Skip to main content
Subscribe to Newsletter
Name

Cassowary film premieres in Coen

Story by Juliana Foxlee

A documentary about Cape York cassowaries premiered in Coen in October
 

The film Kutini (a local Indigenous word for cassowary) was produced as part of cassowary research project undertaken by Kalan Enterprises, the CSIRO, the Wet Tropics Management Authority with the support of Cape York NRM and Coen Campus.

Kalan Enterprises Director Naomi Hobson said the film was designed to demonstrate the groundbreaking cassowary research work on the McIlwraith Range led by Traditional Owner land managers, the CSIRO and Kalan Enterprises.

‘The aim of the film is to raise awareness about cassowaries living in our region and help educate children and the community about the significance of cassowaries,’ Ms Hobson said.

‘We love cassowaries, they’re such a beautiful and mysterious bird. They are so important culturally too; there are some family groups that believe the cassowary formed the landscape. We are so proud that our Kalan Rangers designed this research work and joined up with CSIRO to establish an ongoing research program so we can understand as much as possible about the McIlwraith cassowary.’

The documentary was broadcast at Coen Campus. Principal Monica Hurrell said the project was an exciting opportunity to learn more about the elusive McIlwraith cassowary from rainforests east of Coen. ‘The Cassowary just so happens to be one of our house names for sports days, alongside the Emus,’ Ms Hurrell said.

‘Many of our students are culturally connected to the cassowary or have family ties to the rainforest in which the cassowary lives. Ecologically, the cassowary needs the rainforest as much as the rainforest needs the cassowary. There is an important and delicate symbiotic relationship between the two – a very important thing for our students to understand.

‘Thanks to Kalan Enterprises, the CSIRO and Cape York NRM, our students are well informed about the cassowary’s cultural and ecological significance. The film premiere and the BBQ afterwards encouraged informal discussions between students, parents and specialists in the field. Thank you to all involved - our students have appreciated the wonderful and rare opportunity to be involved in this project.’

CSIRO researchers Matt Bradford and David Westcott said the film was a great way to wrap up the Cape York Cassowaries – Traditional Owners Recording Populations and Addressing Threats to Habitat project, which allowed the cassowary to be explicitly considered in the planning of land management programs.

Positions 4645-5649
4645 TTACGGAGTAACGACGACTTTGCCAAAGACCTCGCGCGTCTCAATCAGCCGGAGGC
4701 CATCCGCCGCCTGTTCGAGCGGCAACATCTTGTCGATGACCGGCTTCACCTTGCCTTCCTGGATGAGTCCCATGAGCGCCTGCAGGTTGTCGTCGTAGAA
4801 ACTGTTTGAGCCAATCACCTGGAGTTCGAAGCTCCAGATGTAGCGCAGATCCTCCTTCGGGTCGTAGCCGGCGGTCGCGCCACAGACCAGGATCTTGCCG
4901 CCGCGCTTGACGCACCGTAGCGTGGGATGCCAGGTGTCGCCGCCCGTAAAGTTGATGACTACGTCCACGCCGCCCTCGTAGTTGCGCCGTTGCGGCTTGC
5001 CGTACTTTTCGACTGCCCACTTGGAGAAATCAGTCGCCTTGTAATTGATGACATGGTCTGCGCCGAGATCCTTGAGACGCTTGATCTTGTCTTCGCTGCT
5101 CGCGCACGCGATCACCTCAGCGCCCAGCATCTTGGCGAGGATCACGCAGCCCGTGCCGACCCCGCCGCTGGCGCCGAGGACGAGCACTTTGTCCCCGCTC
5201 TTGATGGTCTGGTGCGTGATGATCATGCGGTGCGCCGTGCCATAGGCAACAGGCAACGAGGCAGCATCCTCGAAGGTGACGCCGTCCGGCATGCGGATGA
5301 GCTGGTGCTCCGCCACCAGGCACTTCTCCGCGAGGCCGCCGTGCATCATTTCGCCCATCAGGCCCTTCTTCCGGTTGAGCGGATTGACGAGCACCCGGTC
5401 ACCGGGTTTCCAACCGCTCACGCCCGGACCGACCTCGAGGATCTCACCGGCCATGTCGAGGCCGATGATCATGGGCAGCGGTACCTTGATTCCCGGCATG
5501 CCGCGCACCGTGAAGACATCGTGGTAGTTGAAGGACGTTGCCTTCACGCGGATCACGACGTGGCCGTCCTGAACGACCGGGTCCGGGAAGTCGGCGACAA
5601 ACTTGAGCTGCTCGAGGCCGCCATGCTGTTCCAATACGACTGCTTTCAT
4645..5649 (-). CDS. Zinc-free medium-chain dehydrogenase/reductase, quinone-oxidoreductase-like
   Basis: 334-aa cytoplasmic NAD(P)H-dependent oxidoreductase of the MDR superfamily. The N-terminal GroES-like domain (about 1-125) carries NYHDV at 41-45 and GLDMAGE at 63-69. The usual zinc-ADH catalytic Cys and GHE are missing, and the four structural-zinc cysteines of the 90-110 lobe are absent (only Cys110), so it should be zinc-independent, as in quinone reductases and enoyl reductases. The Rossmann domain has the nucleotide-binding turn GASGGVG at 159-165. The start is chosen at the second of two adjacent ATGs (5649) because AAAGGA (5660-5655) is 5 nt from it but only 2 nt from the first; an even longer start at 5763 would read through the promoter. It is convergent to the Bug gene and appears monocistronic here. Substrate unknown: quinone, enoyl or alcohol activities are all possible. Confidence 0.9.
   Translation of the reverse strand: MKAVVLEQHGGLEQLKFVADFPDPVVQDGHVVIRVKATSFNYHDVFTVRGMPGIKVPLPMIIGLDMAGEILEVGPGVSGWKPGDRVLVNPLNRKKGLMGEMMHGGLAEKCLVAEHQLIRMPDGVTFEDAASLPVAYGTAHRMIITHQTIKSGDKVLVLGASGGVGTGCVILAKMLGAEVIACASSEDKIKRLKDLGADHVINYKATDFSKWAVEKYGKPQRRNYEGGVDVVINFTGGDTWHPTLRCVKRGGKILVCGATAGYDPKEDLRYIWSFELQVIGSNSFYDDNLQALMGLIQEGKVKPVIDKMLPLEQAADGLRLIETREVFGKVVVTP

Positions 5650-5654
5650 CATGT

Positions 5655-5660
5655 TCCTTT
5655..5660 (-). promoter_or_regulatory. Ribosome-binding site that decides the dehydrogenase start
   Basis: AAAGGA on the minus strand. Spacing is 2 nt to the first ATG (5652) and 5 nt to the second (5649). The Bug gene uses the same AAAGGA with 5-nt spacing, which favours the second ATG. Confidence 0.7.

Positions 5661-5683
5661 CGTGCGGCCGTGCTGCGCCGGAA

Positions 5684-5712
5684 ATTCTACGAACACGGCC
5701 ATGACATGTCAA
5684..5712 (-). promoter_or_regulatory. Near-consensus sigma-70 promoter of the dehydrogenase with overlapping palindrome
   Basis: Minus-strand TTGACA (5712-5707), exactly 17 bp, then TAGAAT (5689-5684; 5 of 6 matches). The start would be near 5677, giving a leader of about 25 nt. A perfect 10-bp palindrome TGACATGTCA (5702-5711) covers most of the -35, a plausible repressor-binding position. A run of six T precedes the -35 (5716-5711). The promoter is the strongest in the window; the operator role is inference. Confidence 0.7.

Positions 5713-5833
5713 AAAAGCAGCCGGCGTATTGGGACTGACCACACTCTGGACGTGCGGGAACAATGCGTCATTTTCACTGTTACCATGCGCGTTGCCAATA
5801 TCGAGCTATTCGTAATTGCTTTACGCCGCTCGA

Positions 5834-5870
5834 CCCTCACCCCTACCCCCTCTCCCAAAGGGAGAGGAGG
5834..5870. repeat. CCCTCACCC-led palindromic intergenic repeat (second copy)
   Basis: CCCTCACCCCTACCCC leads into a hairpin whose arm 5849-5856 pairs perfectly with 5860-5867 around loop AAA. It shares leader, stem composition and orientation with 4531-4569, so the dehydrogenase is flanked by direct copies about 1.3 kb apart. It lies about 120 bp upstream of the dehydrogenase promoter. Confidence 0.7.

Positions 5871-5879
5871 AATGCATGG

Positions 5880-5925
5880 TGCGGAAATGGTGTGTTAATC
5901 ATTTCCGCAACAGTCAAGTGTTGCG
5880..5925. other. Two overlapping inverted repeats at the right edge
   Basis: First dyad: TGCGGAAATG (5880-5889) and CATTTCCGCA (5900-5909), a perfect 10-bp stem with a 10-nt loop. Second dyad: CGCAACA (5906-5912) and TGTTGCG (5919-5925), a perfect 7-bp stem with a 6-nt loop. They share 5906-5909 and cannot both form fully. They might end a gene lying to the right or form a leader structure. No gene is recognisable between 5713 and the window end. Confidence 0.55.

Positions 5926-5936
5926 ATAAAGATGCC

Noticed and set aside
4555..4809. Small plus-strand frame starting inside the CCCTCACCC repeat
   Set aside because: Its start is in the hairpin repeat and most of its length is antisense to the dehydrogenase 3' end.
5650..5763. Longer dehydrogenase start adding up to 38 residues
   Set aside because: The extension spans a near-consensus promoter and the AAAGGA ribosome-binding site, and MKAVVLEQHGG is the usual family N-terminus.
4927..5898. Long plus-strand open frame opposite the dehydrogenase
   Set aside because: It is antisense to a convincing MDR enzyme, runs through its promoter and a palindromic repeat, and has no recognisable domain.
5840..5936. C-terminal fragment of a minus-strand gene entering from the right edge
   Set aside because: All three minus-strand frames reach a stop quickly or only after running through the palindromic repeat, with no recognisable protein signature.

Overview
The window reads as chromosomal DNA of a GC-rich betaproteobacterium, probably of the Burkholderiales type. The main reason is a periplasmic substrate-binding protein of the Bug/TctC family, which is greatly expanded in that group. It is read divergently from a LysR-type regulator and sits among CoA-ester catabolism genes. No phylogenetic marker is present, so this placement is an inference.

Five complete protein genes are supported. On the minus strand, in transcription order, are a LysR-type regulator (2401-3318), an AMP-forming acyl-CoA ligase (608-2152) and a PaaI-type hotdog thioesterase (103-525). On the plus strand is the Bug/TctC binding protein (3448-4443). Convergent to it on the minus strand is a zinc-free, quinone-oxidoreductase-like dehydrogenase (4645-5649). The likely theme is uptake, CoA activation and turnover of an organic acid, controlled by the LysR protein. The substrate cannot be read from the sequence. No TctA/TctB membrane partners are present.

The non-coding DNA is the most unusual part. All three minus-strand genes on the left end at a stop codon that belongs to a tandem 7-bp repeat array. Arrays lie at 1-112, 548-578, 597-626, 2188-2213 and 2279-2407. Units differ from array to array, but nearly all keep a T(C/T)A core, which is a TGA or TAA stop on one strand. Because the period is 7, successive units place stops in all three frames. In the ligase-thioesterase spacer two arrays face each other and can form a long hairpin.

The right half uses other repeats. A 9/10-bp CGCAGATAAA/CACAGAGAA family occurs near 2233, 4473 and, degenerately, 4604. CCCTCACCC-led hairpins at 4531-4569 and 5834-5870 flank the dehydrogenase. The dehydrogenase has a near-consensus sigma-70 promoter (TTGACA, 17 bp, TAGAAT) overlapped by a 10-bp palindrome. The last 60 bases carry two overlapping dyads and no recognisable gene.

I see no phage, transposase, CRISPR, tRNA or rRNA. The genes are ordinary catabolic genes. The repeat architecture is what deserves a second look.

‘Kalan Enterprises approached CSIRO, which has extensive experience in cassowary survey in the Queensland’s Wet Tropics, following concern about current and future threats to the cassowary. Together, we walked through much of the rainforest on the McIlwraith Range during numerous surveys,’ Mr Bradford said.

‘There appears to be a healthy population of cassowaries in the area as we saw nine individuals, including three juveniles, as well as plenty of fresh droppings and footprints. The rainforest is also in good health.

‘But we cannot be complacent, as the cassowary is still of conservation concern across its range in Queensland. While weeds and habitat loss are seen as future threats, the traditional owners consider feral pigs and cattle to pose the most immediate threat to the cassowary on their land.’

Cape York NRM Operations Manager Peta-Marie Standley said Kutini would help focus attention on the importance of Cape York cassowaries. ‘Cassowaries are iconic species in the Far North’, she said.

‘While cassowaries are well known in the Wet Tropics, they also inhabit sections of Cape York. We have lots to learn about the habitat and health of the Cape York cassowary population and will be working with Traditional Owners over the next few months to gather traditional ecological knowledge about Cape York cassowaries as part a new cassowary project.’

This project is funded through the Australian Government Threatened Species Recovery Fund in partnership with Wet Tropics Management Authority, CSIRO, Kalan Enterprises, the Rainforest Trust - Australia and Cape York NRM.

 

Cassowary Film premieres in Coen

 

Attributions
Juliana Foxlee
Communications Manager
View Profile